ABSTRACT SUBMISSION Rules
Poster Dimensions and Style Guidelines
The E-poster dimensions are 1920 px height and 1080 px width.
The printed poster dimensions are 60 cm Width and 80 cm Height
Prepare a 6″ high headline strip that runs the full width of the poster. Include the title, authors, and affiliations on the strip in letters not less than 1″ high. Post a large-typed copy of your abstract in the upper left-hand corner. Be sure to note these dimensions as you will not be permitted to extend into another presenter’s space.
- Posters should be legible at a distance of five feet.
- The message should be clear and comprehensible without oral explanation.
- The following guidelines have been prepared to help improve the effectiveness of poster communication.
- Initial Sketch – Plan your poster early. Focus your attention on a few key points. Try various styles of data presentation to achieve clarity and simplicity. Does the use of color help? What needs to be expressed in words? Suggest headlines and text topics.
- Rough Layout – Enlarge your best initial sketch, keeping the dimensions in proportion to the final poster (see diagram). Ideally, the rough layout should be full size. A blackboard is a convenient place to work. Print the title and headlines. Indicate text by horizontal lines. Draw rough graphs and tables. This will give you a good idea of proportions and balance. Ask associates for comments. This is still an experimental stage.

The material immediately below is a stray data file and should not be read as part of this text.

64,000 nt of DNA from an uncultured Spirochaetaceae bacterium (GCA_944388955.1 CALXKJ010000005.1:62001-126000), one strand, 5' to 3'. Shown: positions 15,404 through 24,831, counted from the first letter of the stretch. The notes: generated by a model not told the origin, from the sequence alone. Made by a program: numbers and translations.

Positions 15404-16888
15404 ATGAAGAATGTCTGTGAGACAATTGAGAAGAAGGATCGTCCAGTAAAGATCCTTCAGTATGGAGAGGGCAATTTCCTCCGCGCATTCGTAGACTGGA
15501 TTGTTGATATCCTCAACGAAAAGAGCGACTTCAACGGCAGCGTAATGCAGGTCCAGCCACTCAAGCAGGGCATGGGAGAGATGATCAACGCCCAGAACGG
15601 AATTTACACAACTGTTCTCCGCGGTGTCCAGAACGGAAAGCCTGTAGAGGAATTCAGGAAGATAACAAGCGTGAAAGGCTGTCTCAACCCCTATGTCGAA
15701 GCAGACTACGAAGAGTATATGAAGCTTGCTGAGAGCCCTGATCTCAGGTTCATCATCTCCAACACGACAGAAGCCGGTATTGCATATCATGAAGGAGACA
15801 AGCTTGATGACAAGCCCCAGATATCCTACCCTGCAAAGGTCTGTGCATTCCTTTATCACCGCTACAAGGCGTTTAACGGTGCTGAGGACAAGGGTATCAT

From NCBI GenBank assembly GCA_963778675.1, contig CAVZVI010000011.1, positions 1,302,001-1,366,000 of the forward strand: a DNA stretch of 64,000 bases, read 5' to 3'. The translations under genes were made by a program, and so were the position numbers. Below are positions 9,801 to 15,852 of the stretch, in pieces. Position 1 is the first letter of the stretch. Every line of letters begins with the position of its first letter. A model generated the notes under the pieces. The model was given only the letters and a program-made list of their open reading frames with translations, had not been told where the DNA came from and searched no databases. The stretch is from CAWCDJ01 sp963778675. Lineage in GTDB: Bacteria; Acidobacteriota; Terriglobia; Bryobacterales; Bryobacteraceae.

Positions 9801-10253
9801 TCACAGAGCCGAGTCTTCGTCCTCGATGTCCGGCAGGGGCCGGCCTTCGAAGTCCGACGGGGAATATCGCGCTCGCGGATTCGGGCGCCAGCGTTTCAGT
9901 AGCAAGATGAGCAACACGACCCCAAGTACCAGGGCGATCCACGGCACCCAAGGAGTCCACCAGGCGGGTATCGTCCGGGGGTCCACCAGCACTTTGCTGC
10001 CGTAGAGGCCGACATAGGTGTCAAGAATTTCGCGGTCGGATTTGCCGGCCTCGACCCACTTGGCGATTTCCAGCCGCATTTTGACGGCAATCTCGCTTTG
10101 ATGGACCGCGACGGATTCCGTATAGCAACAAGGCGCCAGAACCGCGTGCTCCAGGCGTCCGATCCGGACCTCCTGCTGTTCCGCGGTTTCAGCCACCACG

- Text Layout – Avoid abbreviations, acronyms, and jargon. Use a consistent font throughout. It is recommended that authors use a 20 pt. font size; this makes the text legible from five feet away.
- Final Layout – The artwork is complete and the text and tables are typed, but not necessarily enlarged to full size. Now ask, is the message clear? Do the important points stand out? Is there a balance between words and illustrations? Is there spatial balance? Is the pathway through the poster clear?
- Balance – Figures and tables should cover slightly more than 50% of the poster area. If you have only a few illustrations, enlarge them. Do not omit text, but keep it brief. The poster should be comprehensible without oral explanation.
- Eye Movement – The movement (pathway) of the eye over the poster should be natural, down the columns or along the rows. Size attracts attention. Arrows, pointing hands, numbers, and letters can help clarify the sequence.
- Simplicity – Resist the temptation to overload the poster. More material may mean less communication.
- A limited supply of pushpins will be available on a first come-first served basis. Please bring additional supplies with you.